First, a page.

Romance is the longing for proof that you’ll be accepted by the other. And on a day where you’re also encouraged to call to mind your death in every sense of the word, being confronted by the weight of love seems to be our only hope. I think it’s appropriate that imagery often used in scripture points to Jesus and his love for his bride, the church. We who are bound to die long for proof that we are lovable. We long for someone to accept our mess because we can’t do anything about it, much to the dismay of everyone in the universe. But instead of someone loving us for who we are, we find Jesus Christ who died for us because of what we are; dead and dying and whose we are: his. And how, despite the lack of proof that we are lovely, he loves us. He loves us so much that he took the death that the ashes mark on our foreheads and placed it on his shoulders. He was able to do the improbable, the impossible; he made death lovely. Not lovely in the sense of chocolates and flowers. But in the deep sigh, the shaking of the head, and the loss of words that can only follow after a heavy weight that has been finally lifted. Ash Wednesday harkens to those feelings where we are faced with our mortality. But more than a mortality that knocks at the door of old age and is benchmarked by dentures and pacemakers. Yes, the ashes signify that. But it also signifies the weight that hits us in the middle of the night, or after a hard conversation, or in the throngs of depression, or the self-justification that comes from our mouths when we make a mistake. Or our sorry excuse for apologies peppered with “ifs” and “buts” to save face rather than to save a relationship or reconcile a wrong. It is the weight of death we remember as well.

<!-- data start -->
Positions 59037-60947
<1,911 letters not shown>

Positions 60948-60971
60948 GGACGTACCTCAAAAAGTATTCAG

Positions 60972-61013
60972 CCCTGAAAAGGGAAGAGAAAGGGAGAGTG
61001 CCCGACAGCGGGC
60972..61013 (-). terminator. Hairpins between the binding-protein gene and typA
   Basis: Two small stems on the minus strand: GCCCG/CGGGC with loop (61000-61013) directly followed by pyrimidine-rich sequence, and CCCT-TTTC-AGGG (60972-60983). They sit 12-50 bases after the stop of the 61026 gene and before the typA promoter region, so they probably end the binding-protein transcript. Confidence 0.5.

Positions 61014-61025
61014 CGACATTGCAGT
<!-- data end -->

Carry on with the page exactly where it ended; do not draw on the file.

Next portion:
Revisiting the gold mine that is Heather’s piece on romance, here are her insights on the most romantic thing her husband ever did:
I was very sick out of the blue with some form of dysentery. It hit overnight. I got up to go to the bathroom, and I fainted on the way and cracked my ribs on the side of the bathtub. My husband discovered me there, passed out, in a scene that … well, imagine what would happen if you let Todd Solondz direct an episode of Game of Thrones. Think about what that might look like. I’m going to take your delicate sensibilities into account and resist the urge to paint a clearer picture for you.
My husband was not happy about this scene. But he handled it without complaint. That is the very definition of romantic: not only not being made to feel crappy about things that are clearly out of your control, but being quietly cared for by someone who can shut up and do what needs to be done under duress.
Those powerful last lines harken back to someone else who I think got it spot on as well: “You see, at just the right time, when we were still powerless, Christ died for the ungodly” (Rom 5:6).
For love to be love, something (or someone) has to die. That may mean dying to expectations, to our selfish ambition or our vain conceit. It most certainly means saying to the other; “first and foremost, I love you before me.” Today, Ash Wednesday reminds us of the death march we are about to observe of Christ on his way to Calvary. And all we can do is watch as he looks toward the day of humiliation and defeat on the cross. And in a (truly) romantic way, we know that we have been quietly cared for by the man from Nazareth. We know that what he did was for love. Death and love, on a dreary day in February. Death and love.